How the Baby-Sitters Club Does Money: Mallory
Mallory Pike loves to see her name on a white table tent. She loves to see it in Amazon’s “Customers Who Bought This Item Also Bought” list (yes, Amazon will recommend her own books to her, even after she uploads them to Amazon Kindle Direct Publishing herself). She loves to walk into a hotel ballroom, red hair — with one gray streak — tumbling over her shoulders in curls, and answer all of the usual questions.
Yes, she knows exactly where she gets her ideas and no, she’s not telling.
Mallory makes enough money self-publishing her speculative fiction novels to occasionally get referenced whenever people write think pieces about changes in the publishing industry (especially if the person doing the writing is already a fan of her work) but not enough to take an Uber instead of the metro and then the bus as she makes her way home from Seatac, after speaking at yet another sci-fi and fantasy convention. Spending $60 on an Uber, just to get back from the airport a bit sooner, would require her to reach the stage where thinking about how much you were spending didn’t matter anymore, and she’s nowhere near that stage yet.
In fact, Mallory loses money every time she travels to a convention, but Devon and Iris are both okay with that. They’ve had the discussion, just like they discuss every issue that’s relevant to their triad, and they’ve come down firmly on the side of Mallory pursuing her dreams. They both love her and choose to support her, and she in turn supports them.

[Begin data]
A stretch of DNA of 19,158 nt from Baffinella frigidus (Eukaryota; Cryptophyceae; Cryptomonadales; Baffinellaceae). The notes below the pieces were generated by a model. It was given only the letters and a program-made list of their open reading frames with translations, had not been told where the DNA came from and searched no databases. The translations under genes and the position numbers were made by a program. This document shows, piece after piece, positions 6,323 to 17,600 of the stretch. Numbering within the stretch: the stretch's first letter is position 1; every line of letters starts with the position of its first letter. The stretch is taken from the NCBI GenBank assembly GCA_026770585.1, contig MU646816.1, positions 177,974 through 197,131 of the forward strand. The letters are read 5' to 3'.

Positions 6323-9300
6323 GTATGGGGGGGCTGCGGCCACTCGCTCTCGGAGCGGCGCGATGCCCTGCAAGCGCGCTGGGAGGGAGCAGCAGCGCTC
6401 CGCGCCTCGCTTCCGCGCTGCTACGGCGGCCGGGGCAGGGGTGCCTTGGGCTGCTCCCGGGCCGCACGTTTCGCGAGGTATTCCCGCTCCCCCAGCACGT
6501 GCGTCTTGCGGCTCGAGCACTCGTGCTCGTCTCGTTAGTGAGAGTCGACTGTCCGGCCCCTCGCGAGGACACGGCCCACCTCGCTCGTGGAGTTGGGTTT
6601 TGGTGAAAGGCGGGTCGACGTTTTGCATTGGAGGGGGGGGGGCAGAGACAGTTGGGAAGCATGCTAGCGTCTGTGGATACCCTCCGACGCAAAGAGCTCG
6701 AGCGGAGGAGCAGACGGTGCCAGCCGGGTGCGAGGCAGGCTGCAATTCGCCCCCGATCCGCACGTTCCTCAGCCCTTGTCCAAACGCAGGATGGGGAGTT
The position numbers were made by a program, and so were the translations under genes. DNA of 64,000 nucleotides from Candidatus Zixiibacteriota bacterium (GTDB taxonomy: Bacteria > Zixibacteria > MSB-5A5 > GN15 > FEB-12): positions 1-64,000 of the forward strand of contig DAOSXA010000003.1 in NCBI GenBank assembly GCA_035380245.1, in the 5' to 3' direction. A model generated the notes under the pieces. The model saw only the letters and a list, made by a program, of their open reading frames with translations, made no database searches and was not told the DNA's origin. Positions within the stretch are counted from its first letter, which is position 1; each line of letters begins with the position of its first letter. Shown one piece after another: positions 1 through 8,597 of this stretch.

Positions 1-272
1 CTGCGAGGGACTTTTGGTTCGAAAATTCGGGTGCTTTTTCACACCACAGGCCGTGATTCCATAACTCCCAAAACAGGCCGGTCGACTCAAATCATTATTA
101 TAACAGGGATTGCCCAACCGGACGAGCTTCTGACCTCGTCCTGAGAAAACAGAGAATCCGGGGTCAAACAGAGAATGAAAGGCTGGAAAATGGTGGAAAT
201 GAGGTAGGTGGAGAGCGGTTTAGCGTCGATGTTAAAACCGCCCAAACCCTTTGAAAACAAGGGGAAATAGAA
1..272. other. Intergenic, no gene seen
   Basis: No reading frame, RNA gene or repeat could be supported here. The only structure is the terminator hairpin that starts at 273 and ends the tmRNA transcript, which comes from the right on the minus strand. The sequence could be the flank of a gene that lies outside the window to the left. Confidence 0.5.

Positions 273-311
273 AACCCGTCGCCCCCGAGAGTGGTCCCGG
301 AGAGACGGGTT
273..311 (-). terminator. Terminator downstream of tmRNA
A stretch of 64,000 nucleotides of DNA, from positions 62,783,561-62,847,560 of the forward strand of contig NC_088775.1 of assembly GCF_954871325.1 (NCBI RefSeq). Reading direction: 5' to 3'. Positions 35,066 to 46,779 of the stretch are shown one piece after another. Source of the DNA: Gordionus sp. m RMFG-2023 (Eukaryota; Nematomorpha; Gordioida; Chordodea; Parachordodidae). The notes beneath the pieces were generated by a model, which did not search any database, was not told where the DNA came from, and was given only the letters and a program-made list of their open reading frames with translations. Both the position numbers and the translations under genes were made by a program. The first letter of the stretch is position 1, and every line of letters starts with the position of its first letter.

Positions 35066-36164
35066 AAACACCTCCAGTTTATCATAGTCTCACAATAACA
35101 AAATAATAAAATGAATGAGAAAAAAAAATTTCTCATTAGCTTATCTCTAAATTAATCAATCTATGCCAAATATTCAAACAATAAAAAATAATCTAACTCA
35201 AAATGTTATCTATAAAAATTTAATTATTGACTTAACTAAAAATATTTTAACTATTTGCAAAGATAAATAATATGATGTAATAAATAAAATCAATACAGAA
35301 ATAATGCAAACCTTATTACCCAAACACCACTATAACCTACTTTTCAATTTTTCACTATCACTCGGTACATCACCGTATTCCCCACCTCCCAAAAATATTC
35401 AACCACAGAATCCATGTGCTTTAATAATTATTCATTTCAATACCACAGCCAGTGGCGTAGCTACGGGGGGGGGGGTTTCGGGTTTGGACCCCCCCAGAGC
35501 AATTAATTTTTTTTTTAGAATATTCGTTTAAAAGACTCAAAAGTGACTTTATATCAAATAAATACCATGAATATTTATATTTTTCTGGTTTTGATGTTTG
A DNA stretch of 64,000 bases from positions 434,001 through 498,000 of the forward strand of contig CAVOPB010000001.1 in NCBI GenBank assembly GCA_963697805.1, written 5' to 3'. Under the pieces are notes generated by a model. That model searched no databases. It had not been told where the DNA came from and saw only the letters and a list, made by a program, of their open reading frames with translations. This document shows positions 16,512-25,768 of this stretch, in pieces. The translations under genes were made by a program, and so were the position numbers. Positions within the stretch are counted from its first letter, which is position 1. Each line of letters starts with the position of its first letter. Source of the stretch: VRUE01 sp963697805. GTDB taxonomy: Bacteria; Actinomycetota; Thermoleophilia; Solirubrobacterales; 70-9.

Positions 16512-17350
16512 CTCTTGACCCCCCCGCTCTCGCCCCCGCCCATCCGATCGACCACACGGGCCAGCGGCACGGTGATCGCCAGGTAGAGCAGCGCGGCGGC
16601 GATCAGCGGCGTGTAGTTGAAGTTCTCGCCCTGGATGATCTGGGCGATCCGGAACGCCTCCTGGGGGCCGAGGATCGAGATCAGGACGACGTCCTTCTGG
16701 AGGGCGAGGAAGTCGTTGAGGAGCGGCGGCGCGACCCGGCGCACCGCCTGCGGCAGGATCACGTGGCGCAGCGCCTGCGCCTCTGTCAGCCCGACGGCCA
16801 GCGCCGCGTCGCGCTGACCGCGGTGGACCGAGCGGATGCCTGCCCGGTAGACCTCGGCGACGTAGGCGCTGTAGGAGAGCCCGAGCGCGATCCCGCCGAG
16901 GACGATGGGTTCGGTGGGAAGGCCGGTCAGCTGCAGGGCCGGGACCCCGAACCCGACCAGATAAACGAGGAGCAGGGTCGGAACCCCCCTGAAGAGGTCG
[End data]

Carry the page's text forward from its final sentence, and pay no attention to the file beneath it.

The three of them use a percentage system to determine who pays for which of the household expenses. Mallory actually earns the median income of the three, and she pays 37.5 percent of the group’s overhead, which includes part of the mortgage and utilities as well as their AmazonFresh account and a few shared expenses like HBOGo. She carefully sets aside money for taxes and for retirement, and the rest of her disposable income goes mostly towards clothes — she’s obsessed with vintage, even though Devon teases her about dressing more like Velma than Daphne — and flying across the country to visit her family a few times a year.
Every time, they ask her when she’s going to get married. Every time, they ask her when someone’s going to make one of her books into a movie. The only reason they stopped asking her when she was going to be part of Oprah’s Book Club was because Oprah retired.